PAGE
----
A poetry book is a blank canvas that a poet can fill with whatever they want, and there is no limit to how many words or pages a poetry book can be. But if you’re writing a poetry book to submit to a traditional publisher, how many words should you aim for?
There should be about 30,000 to 50,000 words in a poetry book, which is 120-160 pages. However, a poetry book can have 40 pages to 100 pages, anywhere from 30 words to 200 words a page. It depends on what it takes for the poet to convey a message.
This article will take a deeper look at poetry and how a poet determines their collections’ length or word count. Let’s get started!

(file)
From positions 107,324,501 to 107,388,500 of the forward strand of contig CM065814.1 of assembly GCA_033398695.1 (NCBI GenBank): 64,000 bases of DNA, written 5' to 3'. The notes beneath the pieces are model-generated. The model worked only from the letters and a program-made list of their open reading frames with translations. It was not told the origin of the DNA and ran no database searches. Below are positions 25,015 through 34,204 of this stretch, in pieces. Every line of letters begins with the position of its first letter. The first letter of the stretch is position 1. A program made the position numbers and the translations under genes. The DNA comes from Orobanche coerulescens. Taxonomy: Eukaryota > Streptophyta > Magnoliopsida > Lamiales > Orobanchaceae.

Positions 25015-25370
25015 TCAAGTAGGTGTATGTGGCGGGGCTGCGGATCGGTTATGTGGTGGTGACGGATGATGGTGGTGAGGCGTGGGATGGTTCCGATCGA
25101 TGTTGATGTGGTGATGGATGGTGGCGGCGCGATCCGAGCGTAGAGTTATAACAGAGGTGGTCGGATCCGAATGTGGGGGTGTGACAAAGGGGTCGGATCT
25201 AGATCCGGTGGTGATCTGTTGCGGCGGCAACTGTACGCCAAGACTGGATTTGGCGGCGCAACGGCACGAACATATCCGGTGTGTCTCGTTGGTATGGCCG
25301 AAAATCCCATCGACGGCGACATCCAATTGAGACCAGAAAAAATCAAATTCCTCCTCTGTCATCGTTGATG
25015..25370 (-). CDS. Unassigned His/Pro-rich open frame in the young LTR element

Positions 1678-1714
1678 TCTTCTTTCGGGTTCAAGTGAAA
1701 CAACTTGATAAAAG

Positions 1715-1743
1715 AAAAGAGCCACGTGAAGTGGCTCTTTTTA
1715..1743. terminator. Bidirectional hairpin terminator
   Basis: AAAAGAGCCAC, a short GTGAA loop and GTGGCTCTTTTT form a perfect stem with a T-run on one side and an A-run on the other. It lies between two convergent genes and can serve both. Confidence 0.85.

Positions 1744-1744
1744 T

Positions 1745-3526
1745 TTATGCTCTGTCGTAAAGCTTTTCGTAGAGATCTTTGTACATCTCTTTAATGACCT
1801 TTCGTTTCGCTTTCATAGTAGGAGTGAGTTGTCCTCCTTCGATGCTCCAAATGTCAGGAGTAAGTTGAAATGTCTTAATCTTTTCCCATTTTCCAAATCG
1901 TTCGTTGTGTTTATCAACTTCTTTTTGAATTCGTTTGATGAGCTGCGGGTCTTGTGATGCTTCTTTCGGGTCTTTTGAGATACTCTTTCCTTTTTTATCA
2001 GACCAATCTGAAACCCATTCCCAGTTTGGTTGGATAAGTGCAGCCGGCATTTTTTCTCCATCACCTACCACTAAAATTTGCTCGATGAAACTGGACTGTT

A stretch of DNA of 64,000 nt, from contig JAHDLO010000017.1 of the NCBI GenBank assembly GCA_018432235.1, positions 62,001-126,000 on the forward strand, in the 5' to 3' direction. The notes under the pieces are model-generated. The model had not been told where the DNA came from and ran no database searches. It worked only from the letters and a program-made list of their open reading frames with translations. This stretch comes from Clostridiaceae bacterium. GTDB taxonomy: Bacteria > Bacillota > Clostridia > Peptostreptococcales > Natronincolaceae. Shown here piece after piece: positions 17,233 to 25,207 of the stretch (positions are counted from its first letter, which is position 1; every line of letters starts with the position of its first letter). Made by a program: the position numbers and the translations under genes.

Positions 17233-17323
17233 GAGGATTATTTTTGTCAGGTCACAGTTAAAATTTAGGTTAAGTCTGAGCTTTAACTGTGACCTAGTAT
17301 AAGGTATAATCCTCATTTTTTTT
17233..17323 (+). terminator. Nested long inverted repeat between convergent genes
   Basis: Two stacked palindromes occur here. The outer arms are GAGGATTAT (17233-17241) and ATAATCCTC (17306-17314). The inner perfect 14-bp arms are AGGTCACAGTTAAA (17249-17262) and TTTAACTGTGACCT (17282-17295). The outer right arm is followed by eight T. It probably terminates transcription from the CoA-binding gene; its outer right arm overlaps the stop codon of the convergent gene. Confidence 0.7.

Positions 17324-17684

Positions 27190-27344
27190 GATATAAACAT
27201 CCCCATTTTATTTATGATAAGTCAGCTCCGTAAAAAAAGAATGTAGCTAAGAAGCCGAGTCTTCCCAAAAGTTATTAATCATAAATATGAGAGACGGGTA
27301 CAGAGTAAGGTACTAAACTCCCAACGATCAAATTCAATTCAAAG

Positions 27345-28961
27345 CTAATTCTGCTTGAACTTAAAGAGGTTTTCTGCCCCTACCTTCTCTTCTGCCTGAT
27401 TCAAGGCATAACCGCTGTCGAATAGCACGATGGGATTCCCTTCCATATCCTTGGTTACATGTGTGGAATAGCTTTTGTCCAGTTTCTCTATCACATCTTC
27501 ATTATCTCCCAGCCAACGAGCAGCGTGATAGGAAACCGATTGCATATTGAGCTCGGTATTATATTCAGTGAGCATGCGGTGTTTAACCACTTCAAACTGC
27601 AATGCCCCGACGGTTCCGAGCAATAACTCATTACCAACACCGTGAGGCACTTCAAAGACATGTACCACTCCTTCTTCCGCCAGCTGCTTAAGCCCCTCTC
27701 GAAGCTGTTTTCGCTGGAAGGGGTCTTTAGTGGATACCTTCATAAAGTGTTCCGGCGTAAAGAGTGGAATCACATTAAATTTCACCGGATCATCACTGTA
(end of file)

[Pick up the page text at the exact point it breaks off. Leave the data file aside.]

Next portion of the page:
Different Poems and Their Lengths
Most modern poets conform to the free-verse format, which is no format, which means that one poem can span multiple pages or only a quarter of a page.
However, contemporary poetry is a wildcard in an otherwise structured genre. Other forms of poetry have tighter restraints on how long a poem can be through determining rhyme scheme, syllable count, stanza length, and much more.
Below is a table of a few of the different kinds of poems and their typical lengths:
|Poem Type||Purpose||Standard Length|
|Epic||Epics focus on telling a long, epic story of a hero’s adventure or mythological journey.||Epic poems are perhaps the longest kind. One poem spans an entire book. Homer’s Odyssey is 134,560 words.|
|Sonnet||These are often love poems and are used to explore deep human emotion.||Sonnets are 14 lines long, each with five metrical feet. You can find examples of sonnets here.|